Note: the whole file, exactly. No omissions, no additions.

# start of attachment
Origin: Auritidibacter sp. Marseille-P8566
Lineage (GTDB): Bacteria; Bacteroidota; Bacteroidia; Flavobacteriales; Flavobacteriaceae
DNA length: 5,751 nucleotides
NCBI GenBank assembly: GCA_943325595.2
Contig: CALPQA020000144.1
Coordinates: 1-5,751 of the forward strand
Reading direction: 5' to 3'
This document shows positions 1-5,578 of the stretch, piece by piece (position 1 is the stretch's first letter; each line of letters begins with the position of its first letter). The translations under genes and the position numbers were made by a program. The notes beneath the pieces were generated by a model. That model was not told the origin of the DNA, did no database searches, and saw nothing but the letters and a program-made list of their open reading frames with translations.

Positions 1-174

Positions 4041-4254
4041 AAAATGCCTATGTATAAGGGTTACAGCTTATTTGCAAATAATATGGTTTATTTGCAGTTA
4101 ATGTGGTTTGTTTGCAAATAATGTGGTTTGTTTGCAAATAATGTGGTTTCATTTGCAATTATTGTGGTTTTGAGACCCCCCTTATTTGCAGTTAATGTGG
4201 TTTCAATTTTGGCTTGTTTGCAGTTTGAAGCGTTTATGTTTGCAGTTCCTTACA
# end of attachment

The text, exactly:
Origin: Auritidibacter sp. Marseille-P8566
Lineage (GTDB): Bacteria; Bacteroidota; Bacteroidia; Flavobacteriales; Flavobacteriaceae
DNA length: 5,751 nucleotides
NCBI GenBank assembly: GCA_943325595.2
Contig: CALPQA020000144.1
Coordinates: 1-5,751 of the forward strand
Reading direction: 5' to 3'
This document shows positions 1-5,578 of the stretch, piece by piece (position 1 is the stretch's first letter; each line of letters begins with the position of its first letter). The translations under genes and the position numbers were made by a program. The notes beneath the pieces were generated by a model. That model was not told the origin of the DNA, did no database searches, and saw nothing but the letters and a program-made list of their open reading frames with translations.

Positions 1-174

Positions 4041-4254
4041 AAAATGCCTATGTATAAGGGTTACAGCTTATTTGCAAATAATATGGTTTATTTGCAGTTA
4101 ATGTGGTTTGTTTGCAAATAATGTGGTTTGTTTGCAAATAATGTGGTTTCATTTGCAATTATTGTGGTTTTGAGACCCCCCTTATTTGCAGTTAATGTGG
4201 TTTCAATTTTGGCTTGTTTGCAGTTTGAAGCGTTTATGTTTGCAGTTCCTTACA